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An accessor property associates a key value with one or two accessor functions, and a set of Boolean attributes. The accessor functions are used to store or retrieve an ECMAScript language value that is associated with the property.

The above is from ecmascript specification 6th edition.

Since everything in javascript are objects, and all javascript properties are named data properties (Ndps) ( to the best of my knowledge ) ... And named accessor properties (Naps) as Getters and Setters are there more to Naps than getters and setters. And the retrieval of a Ndp does it come straight from the underneath js engine like v8 or there more about its implementation on the higher level?

Example code:

var stuff = { 'stuff1': 1, 'stuff2': 2 }    // stuff as an Object

stuff.stuff1 // returns 1

Object.defineProperty(stuff, 'stuff3', {
    // defining stuff3's property attributes
    get: function() { return 'Hey! This is from the getter function'}
    enumerable: true,
    configurable: true
})

stuff.stuff1 // returns but how does it

stuff.stuff3 // returns and i know how because it was defined.

Is there any other implementation of stuff's operation?

Please other reference materials or links should be noted.

  • 1
    Maybe it's because I'm a JavaScript n00b, but I find it hard to understand what your actual question is. – GolezTrol Jul 31 '15 at 17:50
  • Okay, i know stuff3 would return the string - 'Hey! This from ... ' because i defined it, but the other properties are they just going to do a name lookup like the lookupGetter internal property of stuff3 ? – Subomi Jul 31 '15 at 17:52
  • var stuff = { 'stuff1': 1, 'stuff2': 2 } is equivalent to Object {stuff1: 1, stuff2: 2} so stuff.stuff1 should return something. – Aivan Monceller Jul 31 '15 at 17:56
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There isn't really anything you can do with a property except GET it or SET it, because that's how stuff works (pardon the pun). Accessor functions provide means of doing so, but more importantly they provide you with a means of controlling how this is done. A GET function might require that you're logged in, or have certain access rights, for example. A SET function might prevent you from setting negative values, or only allow logged in users to use it, log the transaction to file etc.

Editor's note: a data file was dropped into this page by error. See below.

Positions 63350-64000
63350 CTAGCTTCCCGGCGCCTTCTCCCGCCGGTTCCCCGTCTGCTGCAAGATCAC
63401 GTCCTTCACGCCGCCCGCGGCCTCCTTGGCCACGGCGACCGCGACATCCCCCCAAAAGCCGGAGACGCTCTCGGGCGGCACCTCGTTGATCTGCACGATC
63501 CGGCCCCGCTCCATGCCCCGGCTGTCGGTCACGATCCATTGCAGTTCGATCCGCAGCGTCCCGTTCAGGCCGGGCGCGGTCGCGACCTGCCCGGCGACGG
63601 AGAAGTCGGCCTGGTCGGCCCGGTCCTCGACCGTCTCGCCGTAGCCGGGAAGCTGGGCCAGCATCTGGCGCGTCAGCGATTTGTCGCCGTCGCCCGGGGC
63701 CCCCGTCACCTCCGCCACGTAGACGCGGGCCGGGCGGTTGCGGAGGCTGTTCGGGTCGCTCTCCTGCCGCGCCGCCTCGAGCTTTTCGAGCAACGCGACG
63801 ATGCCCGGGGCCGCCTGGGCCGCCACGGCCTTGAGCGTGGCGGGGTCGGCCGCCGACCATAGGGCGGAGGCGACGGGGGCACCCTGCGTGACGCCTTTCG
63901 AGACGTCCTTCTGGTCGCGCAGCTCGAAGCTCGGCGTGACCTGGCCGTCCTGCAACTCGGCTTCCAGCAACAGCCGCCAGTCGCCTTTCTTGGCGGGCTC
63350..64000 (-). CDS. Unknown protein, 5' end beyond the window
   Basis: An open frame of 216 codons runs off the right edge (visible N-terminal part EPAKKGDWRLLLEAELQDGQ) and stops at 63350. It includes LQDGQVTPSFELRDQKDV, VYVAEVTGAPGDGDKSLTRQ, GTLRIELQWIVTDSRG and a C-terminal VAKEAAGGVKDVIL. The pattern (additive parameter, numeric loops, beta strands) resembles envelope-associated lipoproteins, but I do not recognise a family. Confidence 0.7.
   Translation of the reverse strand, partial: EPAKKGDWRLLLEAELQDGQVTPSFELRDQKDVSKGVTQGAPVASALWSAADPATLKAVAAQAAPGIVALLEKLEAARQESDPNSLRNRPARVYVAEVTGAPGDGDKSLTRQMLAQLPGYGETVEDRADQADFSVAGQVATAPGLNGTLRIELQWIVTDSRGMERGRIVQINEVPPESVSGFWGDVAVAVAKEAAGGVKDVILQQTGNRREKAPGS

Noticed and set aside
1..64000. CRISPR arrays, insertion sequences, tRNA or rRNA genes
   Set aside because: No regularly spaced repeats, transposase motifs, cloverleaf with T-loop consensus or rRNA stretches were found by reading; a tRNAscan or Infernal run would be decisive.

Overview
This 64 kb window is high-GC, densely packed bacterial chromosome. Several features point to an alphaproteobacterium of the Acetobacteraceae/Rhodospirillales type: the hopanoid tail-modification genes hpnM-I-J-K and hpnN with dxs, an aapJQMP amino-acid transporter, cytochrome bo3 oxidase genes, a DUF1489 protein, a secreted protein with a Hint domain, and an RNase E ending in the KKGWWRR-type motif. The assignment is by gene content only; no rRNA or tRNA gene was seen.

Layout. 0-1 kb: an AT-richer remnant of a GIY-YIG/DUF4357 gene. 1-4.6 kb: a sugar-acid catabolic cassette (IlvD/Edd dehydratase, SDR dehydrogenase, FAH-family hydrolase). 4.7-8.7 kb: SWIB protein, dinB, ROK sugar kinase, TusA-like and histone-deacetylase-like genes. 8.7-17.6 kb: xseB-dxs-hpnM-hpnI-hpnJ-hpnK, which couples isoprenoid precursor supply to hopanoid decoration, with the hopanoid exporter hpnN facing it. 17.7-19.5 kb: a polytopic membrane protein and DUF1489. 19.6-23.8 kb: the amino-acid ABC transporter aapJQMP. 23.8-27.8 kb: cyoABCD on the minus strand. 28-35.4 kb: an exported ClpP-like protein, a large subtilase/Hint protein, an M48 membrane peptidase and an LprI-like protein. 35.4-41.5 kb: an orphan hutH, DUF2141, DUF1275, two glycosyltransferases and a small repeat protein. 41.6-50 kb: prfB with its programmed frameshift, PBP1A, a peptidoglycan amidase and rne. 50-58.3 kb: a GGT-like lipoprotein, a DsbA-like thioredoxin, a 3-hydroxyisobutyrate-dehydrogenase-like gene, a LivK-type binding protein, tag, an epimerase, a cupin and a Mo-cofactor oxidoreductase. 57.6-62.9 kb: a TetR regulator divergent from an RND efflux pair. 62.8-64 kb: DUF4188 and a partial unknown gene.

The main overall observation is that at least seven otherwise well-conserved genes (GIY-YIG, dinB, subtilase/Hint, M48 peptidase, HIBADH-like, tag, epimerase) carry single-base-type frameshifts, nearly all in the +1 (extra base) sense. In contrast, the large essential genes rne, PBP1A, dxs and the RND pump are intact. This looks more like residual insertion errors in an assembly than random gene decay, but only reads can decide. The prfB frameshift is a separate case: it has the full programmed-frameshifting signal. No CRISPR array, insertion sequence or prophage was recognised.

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While the question is vague, I'll first sum it up as I understand it, and then answer it.

Do basic properties, such as {a: 1}.a have a descriptor or similar inner mechanics to Object.defineProperty(obj, 'a', {get: function() { return 1 }});?


In V8, yes. Basic properties have a descriptor equivalent to {writable: true, enumerable: true, configurable: true}.

$ node
> var obj1 = {a: 1}
undefined
> Object.getOwnPropertyDescriptor(obj1, 'a')
{ value: 1, writable: true, enumerable: true, configurable: true }

The ECMAScript standard talks about descriptors for specific parts of the standard language. At least in EC5 section 8.10:

The Property Descriptor type is used to explain the manipulation and reification of named property attributes. Values of the Property Descriptor type are records composed of named fields where each field’s name is an attribute name and its value is a corresponding attribute value as specified in 8.6.1.

And section 8.6.1 states:

Attributes are used in this specification to define and explain the state of named properties.

This pretty much confirms descriptors are something that reside outside just the Object.defineProperty function, and are central to the definition of access to properties.

I would tend to believe the actual location in memory of the stored value - regular vs. explicitly Object.defineProperty'd - is implementation specific (i.e. from where it's actually pulling the value isn't covered in the spec).

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